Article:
If you regularly wake in the morning with red, irritated eyes encrusted by those pesky "sleep boogers," first ask yourself this question: "Was I out partying until 3 a.m. again?" If you don't remember, then perhaps you were. But if the answer is unequivocally "no," then you might be suffering from dry eyes.
Dry eye affects 25 million Americans and becomes increasingly more common as we get older (or "mature," as I like to say). The two most likely culprits behind this phenomenon are your oil glands and tear glands. Dry eye can occur when your oil glands get clogged and inflamed along the edge of the eyelids (aka the "waterline") or your tear glands simply aren't producing enough lubricating tears. I've heard my patients claim that they thought this is just a normal part of the aging process; however, nothing could be farther from the truth. In fact, dry eyes are about as normal as chronic headaches, toothaches or loss of bowel control.
There is good news, though: Dry eye can be easily treated either at home or through a quick visit to your eye doctor. Here are nine surprisingly effective remedies that should help relieve this annoyance:
1. Artificial Tear Eye Drops: These nifty little lubricants abound at your local drugstore and fall into two categories: with preservatives and preservative-free. Choosing the right artificial tear can be as daunting as choosing the best dish off a 10-page menu. While these drops aren't flavored, everyone's eyes have unique preferences just like our taste buds. What works for Joe down the block may blur your vision for a period or require more frequent application. To pick the best fit for your eyes, I'd recommend an old-fashioned bout of trial and error.
2. Omega-3 Fatty Acids: Fish oil and flax oil help lubricate the body's mucous membranes, and that includes your eyes. Remember, the key is to take them ORALLY. I once had a friend call me in a blurred panic after a failed attempt at putting fish oil in her eyes. Flax oil is more effective than fish oil for these purposes and can save you from that less-than-desirable fish-flavored burp that no one appreciates (unless your best friends are Ariel and Sebastian).
3. Medicated Eye Drops: Steroid drops can help as a temporary "Band-Aid," but they are not meant for long-term use. This isn't from a worry that your eye muscles will eventually bulge like a bodybuilder's biceps, but rather because extended use can increase your risk of developing cataracts or glaucoma. Restasis is another medicated class of anti-inflammatory eye drops that may provide you a bit of relief.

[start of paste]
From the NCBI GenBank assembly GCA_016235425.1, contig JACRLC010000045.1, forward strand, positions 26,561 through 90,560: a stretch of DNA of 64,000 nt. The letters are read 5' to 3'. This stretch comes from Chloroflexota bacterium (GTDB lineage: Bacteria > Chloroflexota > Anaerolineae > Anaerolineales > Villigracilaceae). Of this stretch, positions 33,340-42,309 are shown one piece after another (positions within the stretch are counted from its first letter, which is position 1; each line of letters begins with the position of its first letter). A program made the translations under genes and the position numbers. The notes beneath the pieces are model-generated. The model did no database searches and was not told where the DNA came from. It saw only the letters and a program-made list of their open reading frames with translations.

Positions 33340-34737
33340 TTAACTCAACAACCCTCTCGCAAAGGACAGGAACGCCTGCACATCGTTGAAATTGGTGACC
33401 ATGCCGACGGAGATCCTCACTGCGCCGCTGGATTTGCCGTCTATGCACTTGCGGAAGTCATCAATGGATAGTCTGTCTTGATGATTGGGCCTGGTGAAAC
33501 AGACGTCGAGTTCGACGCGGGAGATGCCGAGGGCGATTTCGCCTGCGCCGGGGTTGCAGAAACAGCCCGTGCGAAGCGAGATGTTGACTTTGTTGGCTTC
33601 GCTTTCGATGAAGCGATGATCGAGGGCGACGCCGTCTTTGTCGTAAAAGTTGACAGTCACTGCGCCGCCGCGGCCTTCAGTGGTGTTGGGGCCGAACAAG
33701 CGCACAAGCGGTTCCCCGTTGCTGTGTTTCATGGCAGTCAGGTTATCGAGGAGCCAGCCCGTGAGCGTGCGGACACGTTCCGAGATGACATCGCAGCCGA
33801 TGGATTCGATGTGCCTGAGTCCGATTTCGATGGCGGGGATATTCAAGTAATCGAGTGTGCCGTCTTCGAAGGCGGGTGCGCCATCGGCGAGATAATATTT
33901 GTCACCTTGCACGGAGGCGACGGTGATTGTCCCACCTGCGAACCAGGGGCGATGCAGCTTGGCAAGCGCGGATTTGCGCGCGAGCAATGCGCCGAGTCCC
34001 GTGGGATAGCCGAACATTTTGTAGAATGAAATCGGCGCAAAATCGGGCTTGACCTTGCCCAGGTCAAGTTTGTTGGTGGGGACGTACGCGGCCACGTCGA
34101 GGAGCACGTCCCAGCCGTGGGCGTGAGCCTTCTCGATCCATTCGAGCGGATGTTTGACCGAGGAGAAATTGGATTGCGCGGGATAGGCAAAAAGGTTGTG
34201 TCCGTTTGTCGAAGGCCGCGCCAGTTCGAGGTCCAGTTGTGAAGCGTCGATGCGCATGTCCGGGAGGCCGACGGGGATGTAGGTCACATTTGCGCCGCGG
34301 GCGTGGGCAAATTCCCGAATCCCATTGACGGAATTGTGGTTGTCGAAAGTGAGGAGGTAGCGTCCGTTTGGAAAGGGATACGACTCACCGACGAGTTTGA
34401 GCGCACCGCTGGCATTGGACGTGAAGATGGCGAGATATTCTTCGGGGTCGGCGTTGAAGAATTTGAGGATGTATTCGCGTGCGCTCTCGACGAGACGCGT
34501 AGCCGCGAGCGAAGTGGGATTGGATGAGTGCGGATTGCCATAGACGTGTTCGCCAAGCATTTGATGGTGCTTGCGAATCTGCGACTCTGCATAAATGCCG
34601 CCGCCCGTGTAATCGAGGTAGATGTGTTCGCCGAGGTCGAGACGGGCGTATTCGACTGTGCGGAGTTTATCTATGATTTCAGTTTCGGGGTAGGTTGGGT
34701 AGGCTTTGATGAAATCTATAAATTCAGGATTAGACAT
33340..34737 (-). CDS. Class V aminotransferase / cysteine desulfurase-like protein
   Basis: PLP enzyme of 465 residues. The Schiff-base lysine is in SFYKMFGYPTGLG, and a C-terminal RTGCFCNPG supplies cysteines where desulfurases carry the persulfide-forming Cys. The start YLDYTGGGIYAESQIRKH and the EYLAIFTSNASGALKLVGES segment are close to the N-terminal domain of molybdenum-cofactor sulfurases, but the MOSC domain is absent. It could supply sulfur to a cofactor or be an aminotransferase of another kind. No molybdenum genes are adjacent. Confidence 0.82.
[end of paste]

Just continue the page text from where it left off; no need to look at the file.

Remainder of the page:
4. Moisture Goggles: Some folks' eyelids simply do not close all the way when they sleep. Obviously you can't see this yourself (and a mirror above your bed won't help, I promise), but if someone once told you that they could see the whites of your eyes while you slept you may fall into this category. These goggles create a moisture barrier to block evaporation from the eye and may make a big difference for your eye comfort the next day.
5. Punctal Plugs: Don't focus on the "punctal" part, think "plugs" to avoid confusion. Your eye doctor can place a tiny plug in a drainage port in the corner of your eyelid to slow the natural siphoning of tears from the surface of the eye. It's akin to placing a stopper in the bathtub drain. Your doctor may end up feeling like a "reverse plumber," but these plugs can be highly effective.
6. Warm Compresses: If your eye doctor diagnosed you with blepharitis (inflamed and clogged oil glands at the edge of your eyelids), then simply starting an at-home warm compress routine can help. Abiding by the daily recommendation can be a challenge for the long-haul, so try to fit in a compress while you're at the sink or in the shower to make it part of your daily routine.
7. Lipiflow: This device for treating blepharitis takes away the grunt work of you needing to clean out your own oil glands. In 12 minutes, this in-office procedure massages out the clogged content of your eyes through the clever application of heat and massaging. This spa-treatment for your eyes does not come with a full body massage though, despite many requests from patients.
8. Testosterone Cream: Years ago, an esteemed research team from Harvard Medical School confirmed that an imbalance of too much estrogen and not enough testosterone is linked to dry eyes. For example, this is a major reason why women on birth control pills frequently experience dry eye issues. By correcting this imbalance with a topical testosterone cream applied to the eyelid skin, many people have found much needed relief (but don't expect the same results from Viagra or Cialis).
9. IPL (Intense Pulsed Light): Traditionally used by dermatologists, IPL is now entering as a dry eye treatment since it has been shown to decrease inflammation of blepharitis by reducing the number of blood vessels that accumulate around the eyelids. Excessive blood flow can choke the meibomian glands, causing dry eye problems.
If you or someone you know has dry eyes, consult with your eye doctor before making any treatment decisions. They'll help you decide whether an at-home or in-office treatment is best for you, and trust me -- your eyes will thank you.
Dr. Brian Boxer Wachler is an inventor of eye surgical procedures and a best-selling author of three books on Keratoconus, refractive surgery and LASIK. He has been an FDA investigator for 13 clinical trials and is extensively published in medical literature. For more information, please visit www.keratoconusinserts.com or www.boxerwachler.com.